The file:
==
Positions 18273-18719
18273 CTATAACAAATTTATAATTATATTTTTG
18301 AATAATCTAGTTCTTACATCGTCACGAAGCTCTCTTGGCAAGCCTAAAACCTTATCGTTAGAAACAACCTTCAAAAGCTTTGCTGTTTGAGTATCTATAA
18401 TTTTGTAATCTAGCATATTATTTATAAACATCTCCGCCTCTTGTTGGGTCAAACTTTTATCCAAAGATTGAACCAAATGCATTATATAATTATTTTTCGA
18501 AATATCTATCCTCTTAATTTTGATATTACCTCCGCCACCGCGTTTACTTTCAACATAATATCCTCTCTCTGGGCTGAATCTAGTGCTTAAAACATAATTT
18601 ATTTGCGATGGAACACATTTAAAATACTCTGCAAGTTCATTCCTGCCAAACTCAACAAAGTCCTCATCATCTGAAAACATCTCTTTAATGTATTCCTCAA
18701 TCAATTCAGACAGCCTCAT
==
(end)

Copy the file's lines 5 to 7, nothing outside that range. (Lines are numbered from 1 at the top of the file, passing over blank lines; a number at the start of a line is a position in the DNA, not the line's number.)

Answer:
18501 AATATCTATCCTCTTAATTTTGATATTACCTCCGCCACCGCGTTTACTTTCAACATAATATCCTCTCTCTGGGCTGAATCTAGTGCTTAAAACATAATTT
18601 ATTTGCGATGGAACACATTTAAAATACTCTGCAAGTTCATTCCTGCCAAACTCAACAAAGTCCTCATCATCTGAAAACATCTCTTTAATGTATTCCTCAA
18701 TCAATTCAGACAGCCTCAT